As California goes, so goes the nation

May 31, 2009

If you want to see where the nation is heading, look no further than California.

The state of California employs some two-and-a-quarter million people, includes almost 400 state agencies, oversees 29 different legal codes, administers a tax code that runs to more than 60,000 clauses or sections and spends more than $100 billion a year.

California is a bureaucratic nightmare.  It is impossible, or close to it, to do business in the state.  People are leaving in droves.  

Any wonder why:

Even discounting for the impact of global recession, the most populous state’s ills are unique and self-inflicted — and avoidable. In the last three decades, California expanded the public sector and regulation to Europe-like dimensions. Schools, state employees, health care, even dog kennels, benefited from largesse in flush times. Government workers got 16 official holidays, everyone else six. The state dabbled with universal health care and adopted strict environmental standards. In short, California went where our new president and Nancy Pelosi of San Francisco want America to go.

And how goes the nation?

USA TODAY used federal data to compute all government liabilities, from Treasury bonds to Medicare to military pensions.

Bottom line: The government took on $6.8 trillion in new obligations in 2008, pushing the total owed to a record $63.8 trillion.

The numbers measure what’s needed today — set aside in a lump sum, earning interest — to pay benefits that won’t be covered by future taxes.

We’ve become a nation with nothing but states as vassals to the federal government.  This is just perfect:

Welcome to the State of New Hampshire’s Office of Economic Stimulus and thank you for your interest in New Hampshire’s efforts to implement the American Recovery and Reinvestment Act of 2009.

I want to ensure that New Hampshire and its citizens receive maximum benefits from the federal recovery legislation, and that the federal funds we receive are used to create jobs and protect essential services here in New Hampshire.

I created the Office of Economic Stimulus to ensure state agencies are coordinating their efforts and that New Hampshire complies with all requirements of the federal law. This Web site will provide you with important information on state government’s work to implement the Recovery Act.

So the state waits to receive largesse from the federal government as long as it complies with all requirements under federal law.  California waits with baited breath for a bailout.  

The republic is dead.  Perhaps it died long ago.  We’re so deeply in debt, the fed has thoroughly debased our currency, and the federal government has taken over GM.  In doing so, it broke the most basic rules of contractual law, violated ever tenet of limited government, and is setting its sights on the financial and health care sectors.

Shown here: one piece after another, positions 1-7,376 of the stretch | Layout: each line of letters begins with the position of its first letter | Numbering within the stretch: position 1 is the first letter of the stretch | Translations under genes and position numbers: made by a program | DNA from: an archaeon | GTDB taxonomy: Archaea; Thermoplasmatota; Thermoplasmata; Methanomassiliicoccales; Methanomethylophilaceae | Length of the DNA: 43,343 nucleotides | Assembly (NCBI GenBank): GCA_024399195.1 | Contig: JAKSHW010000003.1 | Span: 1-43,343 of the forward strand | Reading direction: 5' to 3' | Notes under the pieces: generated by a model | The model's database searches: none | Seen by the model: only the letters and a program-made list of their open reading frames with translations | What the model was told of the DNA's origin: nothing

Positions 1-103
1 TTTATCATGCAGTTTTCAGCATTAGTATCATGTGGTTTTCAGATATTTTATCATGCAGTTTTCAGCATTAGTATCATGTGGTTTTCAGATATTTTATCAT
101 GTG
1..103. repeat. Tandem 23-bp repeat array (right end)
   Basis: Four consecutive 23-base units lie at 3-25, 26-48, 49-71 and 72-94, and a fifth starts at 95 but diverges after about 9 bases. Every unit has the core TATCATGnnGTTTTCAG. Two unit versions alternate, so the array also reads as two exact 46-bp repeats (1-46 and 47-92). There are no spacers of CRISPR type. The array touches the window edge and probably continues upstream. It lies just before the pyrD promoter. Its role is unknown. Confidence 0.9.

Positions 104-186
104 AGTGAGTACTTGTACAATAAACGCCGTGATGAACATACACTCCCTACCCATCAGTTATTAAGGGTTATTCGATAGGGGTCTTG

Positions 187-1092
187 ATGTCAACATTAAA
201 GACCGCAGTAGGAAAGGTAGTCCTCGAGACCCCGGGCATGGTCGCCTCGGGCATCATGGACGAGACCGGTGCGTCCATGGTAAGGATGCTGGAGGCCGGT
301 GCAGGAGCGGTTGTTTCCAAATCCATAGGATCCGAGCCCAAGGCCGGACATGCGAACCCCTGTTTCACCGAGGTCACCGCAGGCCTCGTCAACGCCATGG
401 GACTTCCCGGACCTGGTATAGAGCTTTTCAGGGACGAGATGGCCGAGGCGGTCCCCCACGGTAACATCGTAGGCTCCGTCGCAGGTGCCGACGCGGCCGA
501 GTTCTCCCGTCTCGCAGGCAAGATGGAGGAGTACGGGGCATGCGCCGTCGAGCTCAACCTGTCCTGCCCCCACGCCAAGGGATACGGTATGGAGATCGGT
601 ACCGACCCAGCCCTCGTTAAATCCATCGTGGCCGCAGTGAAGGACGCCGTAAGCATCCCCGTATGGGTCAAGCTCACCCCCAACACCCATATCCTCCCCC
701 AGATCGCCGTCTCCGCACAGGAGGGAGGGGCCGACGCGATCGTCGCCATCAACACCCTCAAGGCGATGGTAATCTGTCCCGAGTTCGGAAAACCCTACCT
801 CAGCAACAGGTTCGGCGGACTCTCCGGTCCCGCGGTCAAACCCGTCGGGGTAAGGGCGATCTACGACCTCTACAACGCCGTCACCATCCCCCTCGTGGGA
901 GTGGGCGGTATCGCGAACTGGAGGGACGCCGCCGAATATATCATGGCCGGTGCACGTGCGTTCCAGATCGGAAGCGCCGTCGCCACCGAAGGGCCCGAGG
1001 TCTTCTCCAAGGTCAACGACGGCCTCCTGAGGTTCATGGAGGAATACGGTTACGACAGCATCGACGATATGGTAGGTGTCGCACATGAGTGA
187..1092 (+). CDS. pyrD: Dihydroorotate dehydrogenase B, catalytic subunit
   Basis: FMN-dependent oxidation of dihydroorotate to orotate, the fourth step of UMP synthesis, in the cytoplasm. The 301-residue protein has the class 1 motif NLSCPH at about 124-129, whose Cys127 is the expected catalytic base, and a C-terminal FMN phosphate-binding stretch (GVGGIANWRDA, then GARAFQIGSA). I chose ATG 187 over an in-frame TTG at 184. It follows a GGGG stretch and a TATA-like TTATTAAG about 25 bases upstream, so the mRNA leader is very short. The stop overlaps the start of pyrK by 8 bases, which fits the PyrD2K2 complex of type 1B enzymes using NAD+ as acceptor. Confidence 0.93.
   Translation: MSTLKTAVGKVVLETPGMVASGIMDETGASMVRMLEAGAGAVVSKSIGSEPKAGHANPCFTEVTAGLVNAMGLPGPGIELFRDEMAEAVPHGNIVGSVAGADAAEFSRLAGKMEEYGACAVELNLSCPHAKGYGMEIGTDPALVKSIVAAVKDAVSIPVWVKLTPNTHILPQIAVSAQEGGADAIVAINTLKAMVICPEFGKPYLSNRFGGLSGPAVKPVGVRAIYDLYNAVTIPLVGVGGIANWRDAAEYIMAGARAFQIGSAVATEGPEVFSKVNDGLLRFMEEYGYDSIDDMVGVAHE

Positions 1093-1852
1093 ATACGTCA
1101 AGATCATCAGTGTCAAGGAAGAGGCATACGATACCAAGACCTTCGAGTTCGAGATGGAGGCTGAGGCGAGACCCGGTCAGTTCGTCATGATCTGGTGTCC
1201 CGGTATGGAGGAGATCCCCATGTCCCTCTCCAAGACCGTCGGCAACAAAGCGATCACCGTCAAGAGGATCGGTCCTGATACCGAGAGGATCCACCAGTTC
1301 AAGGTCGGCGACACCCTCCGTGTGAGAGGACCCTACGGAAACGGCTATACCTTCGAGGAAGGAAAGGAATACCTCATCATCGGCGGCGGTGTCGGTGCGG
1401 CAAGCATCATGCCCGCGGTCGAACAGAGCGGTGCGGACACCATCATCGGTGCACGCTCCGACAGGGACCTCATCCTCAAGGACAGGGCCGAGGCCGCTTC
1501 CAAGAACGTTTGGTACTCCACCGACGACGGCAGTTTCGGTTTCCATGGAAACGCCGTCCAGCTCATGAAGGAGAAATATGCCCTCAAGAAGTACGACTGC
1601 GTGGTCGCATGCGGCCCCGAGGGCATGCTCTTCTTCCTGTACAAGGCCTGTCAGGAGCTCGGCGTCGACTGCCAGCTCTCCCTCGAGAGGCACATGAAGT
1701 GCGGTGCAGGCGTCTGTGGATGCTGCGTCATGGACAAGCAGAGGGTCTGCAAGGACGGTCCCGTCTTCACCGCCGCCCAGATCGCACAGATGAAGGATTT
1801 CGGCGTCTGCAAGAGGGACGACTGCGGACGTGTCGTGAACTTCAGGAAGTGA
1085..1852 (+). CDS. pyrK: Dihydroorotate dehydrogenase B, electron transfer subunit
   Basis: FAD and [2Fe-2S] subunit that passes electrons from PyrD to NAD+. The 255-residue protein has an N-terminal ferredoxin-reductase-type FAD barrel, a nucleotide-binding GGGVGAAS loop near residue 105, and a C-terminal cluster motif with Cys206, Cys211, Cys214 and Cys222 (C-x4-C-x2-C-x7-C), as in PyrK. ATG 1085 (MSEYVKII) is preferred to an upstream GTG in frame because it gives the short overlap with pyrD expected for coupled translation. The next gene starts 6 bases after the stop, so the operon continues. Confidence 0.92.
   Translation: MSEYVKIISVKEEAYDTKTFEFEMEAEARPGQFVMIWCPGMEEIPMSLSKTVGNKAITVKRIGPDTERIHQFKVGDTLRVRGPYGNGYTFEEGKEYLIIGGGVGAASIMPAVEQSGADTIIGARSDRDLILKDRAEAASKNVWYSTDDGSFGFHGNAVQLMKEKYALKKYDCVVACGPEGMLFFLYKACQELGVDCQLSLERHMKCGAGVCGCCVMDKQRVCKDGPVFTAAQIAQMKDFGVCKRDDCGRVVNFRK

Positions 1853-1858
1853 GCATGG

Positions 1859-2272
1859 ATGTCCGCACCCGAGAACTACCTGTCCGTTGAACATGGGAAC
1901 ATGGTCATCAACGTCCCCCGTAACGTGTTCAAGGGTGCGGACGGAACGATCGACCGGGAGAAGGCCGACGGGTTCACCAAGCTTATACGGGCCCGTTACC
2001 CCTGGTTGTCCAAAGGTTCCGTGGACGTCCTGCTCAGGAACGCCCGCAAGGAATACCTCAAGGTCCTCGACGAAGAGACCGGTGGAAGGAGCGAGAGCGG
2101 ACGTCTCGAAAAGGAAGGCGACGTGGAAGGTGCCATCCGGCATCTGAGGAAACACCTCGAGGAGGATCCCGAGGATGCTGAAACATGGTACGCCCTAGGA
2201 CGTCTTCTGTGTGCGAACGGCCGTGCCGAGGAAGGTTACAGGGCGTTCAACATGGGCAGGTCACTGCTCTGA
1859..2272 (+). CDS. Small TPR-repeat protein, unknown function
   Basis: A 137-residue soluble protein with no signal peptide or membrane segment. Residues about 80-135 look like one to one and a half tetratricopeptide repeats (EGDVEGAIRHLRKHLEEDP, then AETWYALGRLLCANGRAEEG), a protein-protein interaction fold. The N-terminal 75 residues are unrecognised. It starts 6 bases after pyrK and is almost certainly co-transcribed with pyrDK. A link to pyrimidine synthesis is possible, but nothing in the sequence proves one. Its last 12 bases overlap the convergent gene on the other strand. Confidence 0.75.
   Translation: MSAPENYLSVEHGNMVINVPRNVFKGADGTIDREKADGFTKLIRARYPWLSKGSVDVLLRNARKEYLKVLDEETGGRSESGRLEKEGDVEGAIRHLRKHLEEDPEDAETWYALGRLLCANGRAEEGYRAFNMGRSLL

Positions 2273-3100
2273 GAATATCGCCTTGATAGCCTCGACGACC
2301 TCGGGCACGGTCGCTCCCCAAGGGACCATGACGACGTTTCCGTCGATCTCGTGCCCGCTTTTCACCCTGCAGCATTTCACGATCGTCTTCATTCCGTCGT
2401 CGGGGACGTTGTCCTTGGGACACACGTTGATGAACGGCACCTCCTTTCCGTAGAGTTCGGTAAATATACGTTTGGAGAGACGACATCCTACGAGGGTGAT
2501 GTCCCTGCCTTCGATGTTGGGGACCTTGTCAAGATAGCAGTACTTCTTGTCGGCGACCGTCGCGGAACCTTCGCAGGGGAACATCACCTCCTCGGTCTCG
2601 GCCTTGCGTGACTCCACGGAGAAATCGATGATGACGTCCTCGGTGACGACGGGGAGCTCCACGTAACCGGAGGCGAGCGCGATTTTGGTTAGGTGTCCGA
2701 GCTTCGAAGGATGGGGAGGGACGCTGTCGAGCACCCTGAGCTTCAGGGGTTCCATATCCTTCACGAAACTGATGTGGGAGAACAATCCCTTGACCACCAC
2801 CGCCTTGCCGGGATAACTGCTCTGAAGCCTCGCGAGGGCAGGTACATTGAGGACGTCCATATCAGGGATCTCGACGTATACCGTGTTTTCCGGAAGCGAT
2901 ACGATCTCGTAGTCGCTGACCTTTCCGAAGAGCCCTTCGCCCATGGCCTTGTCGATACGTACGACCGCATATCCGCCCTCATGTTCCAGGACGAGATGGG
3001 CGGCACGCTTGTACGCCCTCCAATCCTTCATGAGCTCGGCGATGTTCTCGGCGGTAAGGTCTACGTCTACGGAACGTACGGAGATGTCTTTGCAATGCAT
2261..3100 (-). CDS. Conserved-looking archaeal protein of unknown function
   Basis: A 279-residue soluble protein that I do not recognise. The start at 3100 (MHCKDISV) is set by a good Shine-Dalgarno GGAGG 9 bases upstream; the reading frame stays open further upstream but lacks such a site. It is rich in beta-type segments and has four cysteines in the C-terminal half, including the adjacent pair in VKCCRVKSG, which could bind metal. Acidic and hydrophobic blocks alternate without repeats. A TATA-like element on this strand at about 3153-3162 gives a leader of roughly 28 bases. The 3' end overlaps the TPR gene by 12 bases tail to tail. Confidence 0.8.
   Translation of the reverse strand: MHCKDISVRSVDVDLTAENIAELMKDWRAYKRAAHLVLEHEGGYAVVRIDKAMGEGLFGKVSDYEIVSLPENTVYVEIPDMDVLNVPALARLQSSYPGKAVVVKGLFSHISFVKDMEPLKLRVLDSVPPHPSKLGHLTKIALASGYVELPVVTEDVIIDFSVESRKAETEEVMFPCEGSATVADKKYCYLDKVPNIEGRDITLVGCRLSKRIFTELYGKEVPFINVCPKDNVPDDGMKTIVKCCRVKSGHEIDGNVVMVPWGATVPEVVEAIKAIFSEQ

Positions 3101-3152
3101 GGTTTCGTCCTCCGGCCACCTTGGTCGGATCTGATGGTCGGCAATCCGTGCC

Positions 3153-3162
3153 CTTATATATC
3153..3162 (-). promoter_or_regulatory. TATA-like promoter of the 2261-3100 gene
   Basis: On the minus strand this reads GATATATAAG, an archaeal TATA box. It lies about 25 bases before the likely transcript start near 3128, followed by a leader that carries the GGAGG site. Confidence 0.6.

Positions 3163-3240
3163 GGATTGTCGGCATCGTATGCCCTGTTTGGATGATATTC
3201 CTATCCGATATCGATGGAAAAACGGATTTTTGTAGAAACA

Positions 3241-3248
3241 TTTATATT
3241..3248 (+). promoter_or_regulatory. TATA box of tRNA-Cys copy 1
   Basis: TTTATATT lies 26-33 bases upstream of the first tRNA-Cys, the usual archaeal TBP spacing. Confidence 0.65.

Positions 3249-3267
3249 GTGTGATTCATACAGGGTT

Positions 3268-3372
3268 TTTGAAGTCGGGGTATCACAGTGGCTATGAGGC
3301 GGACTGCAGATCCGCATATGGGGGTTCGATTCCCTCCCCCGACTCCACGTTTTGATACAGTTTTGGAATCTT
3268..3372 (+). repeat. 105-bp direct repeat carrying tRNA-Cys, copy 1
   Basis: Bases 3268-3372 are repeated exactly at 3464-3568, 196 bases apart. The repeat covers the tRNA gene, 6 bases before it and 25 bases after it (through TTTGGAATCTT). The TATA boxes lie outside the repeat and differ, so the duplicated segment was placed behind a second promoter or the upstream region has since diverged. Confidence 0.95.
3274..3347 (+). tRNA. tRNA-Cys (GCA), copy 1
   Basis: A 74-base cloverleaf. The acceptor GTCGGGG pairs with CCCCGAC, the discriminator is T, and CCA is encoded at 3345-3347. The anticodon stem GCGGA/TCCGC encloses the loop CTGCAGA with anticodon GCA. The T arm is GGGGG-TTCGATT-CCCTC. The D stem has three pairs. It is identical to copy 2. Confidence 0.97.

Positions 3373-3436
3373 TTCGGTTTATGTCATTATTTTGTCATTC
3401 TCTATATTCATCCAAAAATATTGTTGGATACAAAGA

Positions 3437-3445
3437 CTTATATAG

Dead broke.  California is there, the nation soon to follow.


An answer in a single sentence

May 30, 2009

Arnold Kling answers in a single sentence exactly why the “stimulus” will not work:

This is all based on a Keynesian type of macro analysis. 

Because, capital is fixed and homogenous, labor is the only factor of production, we can ignore international trade (except for the fact that it creates war), division of labor is a bad thing, as is saving, and of course, the piece de resistance: wars are good for an economy.

If Obama was really smart (or whoever puts the words into the teleprompter), he’d just have the fed print tons of money (okay, that’s already been done), then hire a bunch of people to fill bottles with the cash (gee, look at all the jobs!!) then have people bury them (oh, wait, better make sure fillers and diggers are different.  Union rules you know.  But would that be division of labor?  Oh, nevermind…).  When the time is right, like before the next election perhaps, send out the masses to dig them up.  

Problem solved.


Hmmm…You don’t say

May 27, 2009

http://online.wsj.com/article/SB124303024230548323.html

Mr. Fisher has led the Dallas Fed since 2005 and has developed a reputation as the Federal Open Market Committee’s (FOMC) lead inflation worrywart. In September he told a New York audience that “rates held too low, for too long during the previous Fed regime were an accomplice to [the] reckless behavior” that brought about the economic troubles we are now living through. He also warned that the Treasury’s $700 billion plan to buy toxic assets from financial institutions would be “one more straw on the back of the frightfully encumbered camel that is the federal government ledger.”

Gee, you think so???